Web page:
As stated in B&C’s press release posted a short time later: The panel determined the third tine on the right antler arises from the inside edge of the top of the main beam, and also arises partially from the base of an adjoining point, thus establishing it as an abnormal point. With this confirmation, two of the rack’s tines must be classified as abnormal points resulting in an entry score well below the current World’s Record.
Was the panel fair and unbiased as Buck Buckner had promised? Let’s examine the facts as objectively as possible.
“Buckner assured me on the phone that he was going to appoint four unbiased scorers to make it as fair as possible,” Ron Boucher stated. “He didn’t stick to those words. Of the four measurers he chose, two of them – Paul Webster of Wayzata, Minnesota (former president of the B&C Club), and Fred King of Bozeman, Montana – were on the records committee both times the King buck had come up for a vote in the past. And both times they had voted against the deer. They were biased to start with so how can you call that fair?”
The two other panel measurers were Victor Clark of Reno, Nevada, and Larry Cary, of Spokane, Washington.
“All four panel measurers are veteran B&C scorers and have impeccable credentials,” Ron continued. “They’ve each served on a number of panels in the past and I’ve served on previous panels with all of them. They are great men with the highest integrity. Yet I’ll never be able to understand how they came up with the ruling they did.
“Why have rules in the measurer’s manual if you’re not going to follow them? The G-2 and the G-3 points definitely do not intersect, partially or otherwise, we’ve proven that numerous times, and the G-3 does not grow to the inside of the main beam. We’ve also proven that. This is the weakest argument they could have made, yet the Club seems determined to twist and bend their own rules to fit their agenda. This whole unfortunate controversy boils down to one thing: Jack Reneau made a mistake six years ago and the club absolutely refuses to admit that mistake. I feel bad for Johnny King, Jack Reneau and the B&C Club. This thing has damaged the Club’s reputation tremendously.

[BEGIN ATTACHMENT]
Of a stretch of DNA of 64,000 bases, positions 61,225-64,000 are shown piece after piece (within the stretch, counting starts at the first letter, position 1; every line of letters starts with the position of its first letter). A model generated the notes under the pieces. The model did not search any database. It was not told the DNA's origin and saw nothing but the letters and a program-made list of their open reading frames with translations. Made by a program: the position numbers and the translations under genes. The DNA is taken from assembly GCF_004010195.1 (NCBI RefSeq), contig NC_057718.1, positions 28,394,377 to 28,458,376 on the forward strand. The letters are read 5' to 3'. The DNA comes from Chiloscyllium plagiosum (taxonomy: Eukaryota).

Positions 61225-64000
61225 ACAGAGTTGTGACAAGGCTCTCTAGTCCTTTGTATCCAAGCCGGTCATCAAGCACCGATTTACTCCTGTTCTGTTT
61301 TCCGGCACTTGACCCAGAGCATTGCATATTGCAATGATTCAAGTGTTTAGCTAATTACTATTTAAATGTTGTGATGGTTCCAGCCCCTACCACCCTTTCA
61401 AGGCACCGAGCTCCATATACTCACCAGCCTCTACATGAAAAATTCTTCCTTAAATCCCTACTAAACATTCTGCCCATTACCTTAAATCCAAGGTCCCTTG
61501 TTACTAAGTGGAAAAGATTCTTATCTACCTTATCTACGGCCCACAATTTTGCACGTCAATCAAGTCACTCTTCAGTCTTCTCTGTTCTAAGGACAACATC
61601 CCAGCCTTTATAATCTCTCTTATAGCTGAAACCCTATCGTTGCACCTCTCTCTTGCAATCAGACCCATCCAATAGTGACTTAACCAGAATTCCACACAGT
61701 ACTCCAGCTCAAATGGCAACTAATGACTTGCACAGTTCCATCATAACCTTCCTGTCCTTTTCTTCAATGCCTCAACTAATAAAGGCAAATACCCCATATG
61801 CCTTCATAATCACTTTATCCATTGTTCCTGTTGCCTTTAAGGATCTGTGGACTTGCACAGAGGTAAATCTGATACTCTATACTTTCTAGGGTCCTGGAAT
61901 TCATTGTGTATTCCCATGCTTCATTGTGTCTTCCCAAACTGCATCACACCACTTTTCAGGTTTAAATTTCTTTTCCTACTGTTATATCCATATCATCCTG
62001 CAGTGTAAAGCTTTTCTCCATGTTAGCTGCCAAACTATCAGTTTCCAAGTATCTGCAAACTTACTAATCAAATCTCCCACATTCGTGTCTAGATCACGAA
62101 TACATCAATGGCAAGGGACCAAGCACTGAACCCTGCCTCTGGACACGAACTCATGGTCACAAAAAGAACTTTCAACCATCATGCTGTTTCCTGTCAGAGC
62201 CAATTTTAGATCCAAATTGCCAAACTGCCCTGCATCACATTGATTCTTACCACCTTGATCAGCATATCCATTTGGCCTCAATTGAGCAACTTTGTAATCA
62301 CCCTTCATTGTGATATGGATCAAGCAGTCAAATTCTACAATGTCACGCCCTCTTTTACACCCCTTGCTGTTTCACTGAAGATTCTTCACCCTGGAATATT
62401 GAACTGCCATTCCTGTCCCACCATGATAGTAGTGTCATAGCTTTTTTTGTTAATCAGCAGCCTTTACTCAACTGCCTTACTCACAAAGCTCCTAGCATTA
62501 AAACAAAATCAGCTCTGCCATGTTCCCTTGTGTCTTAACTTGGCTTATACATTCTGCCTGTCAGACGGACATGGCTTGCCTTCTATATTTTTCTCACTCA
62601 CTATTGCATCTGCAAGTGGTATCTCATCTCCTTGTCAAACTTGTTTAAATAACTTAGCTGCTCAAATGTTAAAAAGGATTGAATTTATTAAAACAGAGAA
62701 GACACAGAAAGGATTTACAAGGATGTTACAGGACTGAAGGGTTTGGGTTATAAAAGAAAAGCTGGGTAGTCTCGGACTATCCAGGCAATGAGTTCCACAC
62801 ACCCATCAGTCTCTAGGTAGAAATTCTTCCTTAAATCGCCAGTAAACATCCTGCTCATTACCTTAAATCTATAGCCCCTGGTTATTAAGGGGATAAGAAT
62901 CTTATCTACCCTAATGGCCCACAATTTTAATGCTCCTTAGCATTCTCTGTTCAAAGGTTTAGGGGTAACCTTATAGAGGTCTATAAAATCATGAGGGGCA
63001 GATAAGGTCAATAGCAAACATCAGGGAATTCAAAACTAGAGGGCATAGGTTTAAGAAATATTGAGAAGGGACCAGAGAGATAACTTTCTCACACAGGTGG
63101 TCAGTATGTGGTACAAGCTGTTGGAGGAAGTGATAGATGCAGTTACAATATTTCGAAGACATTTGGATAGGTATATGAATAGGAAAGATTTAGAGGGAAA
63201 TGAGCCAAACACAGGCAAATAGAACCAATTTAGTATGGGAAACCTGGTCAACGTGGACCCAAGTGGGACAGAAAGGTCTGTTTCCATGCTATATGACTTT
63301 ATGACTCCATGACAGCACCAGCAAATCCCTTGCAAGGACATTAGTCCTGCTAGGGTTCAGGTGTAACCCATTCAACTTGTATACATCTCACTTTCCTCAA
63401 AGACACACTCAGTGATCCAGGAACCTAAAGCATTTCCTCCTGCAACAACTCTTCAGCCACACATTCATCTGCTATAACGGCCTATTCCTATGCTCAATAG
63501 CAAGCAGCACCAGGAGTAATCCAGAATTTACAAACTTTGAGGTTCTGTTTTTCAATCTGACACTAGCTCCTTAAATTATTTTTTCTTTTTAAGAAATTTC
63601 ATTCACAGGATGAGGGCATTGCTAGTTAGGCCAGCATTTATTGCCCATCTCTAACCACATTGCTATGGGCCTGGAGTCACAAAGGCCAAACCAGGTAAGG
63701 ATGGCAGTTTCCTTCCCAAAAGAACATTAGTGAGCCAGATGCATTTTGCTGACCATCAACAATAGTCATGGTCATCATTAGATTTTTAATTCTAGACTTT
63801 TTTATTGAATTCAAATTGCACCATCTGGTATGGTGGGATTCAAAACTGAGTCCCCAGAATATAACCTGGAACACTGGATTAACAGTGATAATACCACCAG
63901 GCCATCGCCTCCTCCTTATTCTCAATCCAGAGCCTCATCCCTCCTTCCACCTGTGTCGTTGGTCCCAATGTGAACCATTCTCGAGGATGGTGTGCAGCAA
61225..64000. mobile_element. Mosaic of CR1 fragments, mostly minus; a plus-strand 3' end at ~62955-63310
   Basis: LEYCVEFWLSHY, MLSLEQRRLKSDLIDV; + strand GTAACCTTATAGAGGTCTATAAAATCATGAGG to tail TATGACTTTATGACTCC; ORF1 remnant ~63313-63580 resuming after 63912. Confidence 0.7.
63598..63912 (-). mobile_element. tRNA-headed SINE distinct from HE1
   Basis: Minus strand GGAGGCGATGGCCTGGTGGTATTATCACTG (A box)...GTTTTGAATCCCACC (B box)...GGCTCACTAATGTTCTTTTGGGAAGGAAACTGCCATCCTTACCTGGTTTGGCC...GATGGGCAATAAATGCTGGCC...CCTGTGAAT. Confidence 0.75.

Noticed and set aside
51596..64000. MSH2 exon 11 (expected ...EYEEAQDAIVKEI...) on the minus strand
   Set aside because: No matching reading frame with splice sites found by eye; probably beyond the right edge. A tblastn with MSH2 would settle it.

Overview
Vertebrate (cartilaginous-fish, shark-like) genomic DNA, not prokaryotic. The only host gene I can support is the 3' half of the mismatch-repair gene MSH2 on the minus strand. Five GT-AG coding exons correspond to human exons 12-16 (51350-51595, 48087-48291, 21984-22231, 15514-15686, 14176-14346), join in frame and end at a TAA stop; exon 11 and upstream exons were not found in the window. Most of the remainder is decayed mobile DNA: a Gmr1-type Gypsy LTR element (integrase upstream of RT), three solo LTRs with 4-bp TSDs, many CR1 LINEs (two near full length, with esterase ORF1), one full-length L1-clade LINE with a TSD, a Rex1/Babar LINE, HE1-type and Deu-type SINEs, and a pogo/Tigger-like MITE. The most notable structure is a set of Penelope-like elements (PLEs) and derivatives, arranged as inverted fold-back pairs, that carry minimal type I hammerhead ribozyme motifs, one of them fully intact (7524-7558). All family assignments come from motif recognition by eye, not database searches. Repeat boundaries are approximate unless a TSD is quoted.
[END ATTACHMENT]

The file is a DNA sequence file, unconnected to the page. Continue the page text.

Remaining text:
“Another thing: The B&C rule book clearly states that a measurer cannot serve on a panel more than three times during his career. This was the sixth time that Fred King had served on a panel. Because of the fact that he had voted against the King buck twice before and the fact that he had already served on five previous panels, he should have never been appointed to serve on that panel.”
Was it a fair panel? There is no question that all four of these men have been fiercely loyal to Jack Reneau and have had close ties to the B&C Club hierarchy for many years. It’s also interesting to note that three of these men are from the west. There are dozens of highly capable scorers in the east and Midwest who deal with whitetails almost on a daily basis. Why weren’t one these measurers chosen?
Journalism Vs. Sensationalism
When Dan Schmidt, editor of Deer and Deer Hunting, first learned that the King buck was to be panel scored, he called Buck Buckner and asked him if a representative from the magazine could be present at the scoring. Buckner told him no, saying that it was going to be a very private affair with no press present. Buckner assured him that the press would be duly informed about the outcome.
When Jay Fish and Johnny King arrived in Missoula for the scoring, they were surprised to see representatives from Outdoor Life and Field & Stream at B&C headquarters. Shortly after the King buck was panel scored, an article with photos appeared on Outdoor Life’s web site written by P.J. DelHomme. The article was highly slanted against Jay Fish and made disparaging remarks about him. It also made several erroneous statements. DelHomme would have done well to check his facts before writing such a story.
In his story DelHomme says, “After King killed the buck, he had a B&C measurer examine it, not because of the questionable tine, but because a bullet from his hunt had hit the base of the rack. When King went to drag the buck, the antler came clean off. Not getting a clear answer, King met with Jack Reneau who said the deer could be scored with the broken antler, but the right tine could not be scored as a typical point.”